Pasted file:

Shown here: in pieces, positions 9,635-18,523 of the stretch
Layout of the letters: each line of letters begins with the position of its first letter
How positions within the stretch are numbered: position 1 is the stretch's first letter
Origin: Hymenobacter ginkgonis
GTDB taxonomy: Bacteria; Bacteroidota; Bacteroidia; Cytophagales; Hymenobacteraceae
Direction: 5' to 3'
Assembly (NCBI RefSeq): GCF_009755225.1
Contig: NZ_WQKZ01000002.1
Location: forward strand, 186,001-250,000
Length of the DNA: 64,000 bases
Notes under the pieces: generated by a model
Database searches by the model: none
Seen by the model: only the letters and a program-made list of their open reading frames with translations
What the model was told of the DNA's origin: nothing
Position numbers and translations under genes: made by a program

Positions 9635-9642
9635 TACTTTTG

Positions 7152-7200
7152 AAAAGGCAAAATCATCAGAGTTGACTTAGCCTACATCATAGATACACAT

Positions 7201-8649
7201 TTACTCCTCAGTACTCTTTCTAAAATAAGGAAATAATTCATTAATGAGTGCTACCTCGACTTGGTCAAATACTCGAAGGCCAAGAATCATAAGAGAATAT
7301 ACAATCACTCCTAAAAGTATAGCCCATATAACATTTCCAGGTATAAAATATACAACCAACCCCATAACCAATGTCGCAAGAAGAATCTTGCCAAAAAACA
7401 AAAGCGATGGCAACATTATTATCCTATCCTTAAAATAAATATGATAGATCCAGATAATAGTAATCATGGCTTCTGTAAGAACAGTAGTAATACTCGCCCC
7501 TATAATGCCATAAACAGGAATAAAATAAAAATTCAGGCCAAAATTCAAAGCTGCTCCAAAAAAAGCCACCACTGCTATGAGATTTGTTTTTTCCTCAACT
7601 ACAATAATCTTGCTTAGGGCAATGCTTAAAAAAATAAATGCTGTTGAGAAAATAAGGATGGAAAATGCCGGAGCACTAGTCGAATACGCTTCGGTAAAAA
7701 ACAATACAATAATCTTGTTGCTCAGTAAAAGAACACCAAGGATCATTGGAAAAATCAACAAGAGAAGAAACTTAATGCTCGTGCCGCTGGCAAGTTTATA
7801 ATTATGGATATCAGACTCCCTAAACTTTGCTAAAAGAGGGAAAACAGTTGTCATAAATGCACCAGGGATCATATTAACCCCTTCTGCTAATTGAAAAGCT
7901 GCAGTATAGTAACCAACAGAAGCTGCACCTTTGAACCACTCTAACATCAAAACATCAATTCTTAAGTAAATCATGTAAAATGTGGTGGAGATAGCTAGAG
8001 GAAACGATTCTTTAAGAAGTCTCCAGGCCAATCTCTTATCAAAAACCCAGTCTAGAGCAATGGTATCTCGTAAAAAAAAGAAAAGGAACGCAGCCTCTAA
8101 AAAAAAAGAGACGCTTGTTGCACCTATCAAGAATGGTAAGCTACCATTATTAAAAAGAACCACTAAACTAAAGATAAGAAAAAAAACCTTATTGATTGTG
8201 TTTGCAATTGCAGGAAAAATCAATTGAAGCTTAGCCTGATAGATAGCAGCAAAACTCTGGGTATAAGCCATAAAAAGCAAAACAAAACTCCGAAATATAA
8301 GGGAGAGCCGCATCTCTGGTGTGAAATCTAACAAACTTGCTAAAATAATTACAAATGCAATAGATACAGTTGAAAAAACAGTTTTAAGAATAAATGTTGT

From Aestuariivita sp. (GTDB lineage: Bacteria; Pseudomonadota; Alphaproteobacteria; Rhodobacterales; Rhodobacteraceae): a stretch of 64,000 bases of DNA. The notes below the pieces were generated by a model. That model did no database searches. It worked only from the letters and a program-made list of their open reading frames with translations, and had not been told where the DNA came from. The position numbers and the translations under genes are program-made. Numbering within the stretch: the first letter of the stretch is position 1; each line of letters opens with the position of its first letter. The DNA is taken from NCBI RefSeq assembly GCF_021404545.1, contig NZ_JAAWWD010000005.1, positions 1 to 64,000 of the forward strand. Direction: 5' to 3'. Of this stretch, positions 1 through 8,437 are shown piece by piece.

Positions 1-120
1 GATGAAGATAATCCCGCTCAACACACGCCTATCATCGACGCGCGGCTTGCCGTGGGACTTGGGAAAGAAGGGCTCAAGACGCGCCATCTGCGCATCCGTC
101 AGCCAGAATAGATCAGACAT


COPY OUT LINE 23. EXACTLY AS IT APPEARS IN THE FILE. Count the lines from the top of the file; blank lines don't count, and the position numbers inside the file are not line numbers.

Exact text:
7401 AAAGCGATGGCAACATTATTATCCTATCCTTAAAATAAATATGATAGATCCAGATAATAGTAATCATGGCTTCTGTAAGAACAGTAGTAATACTCGCCCC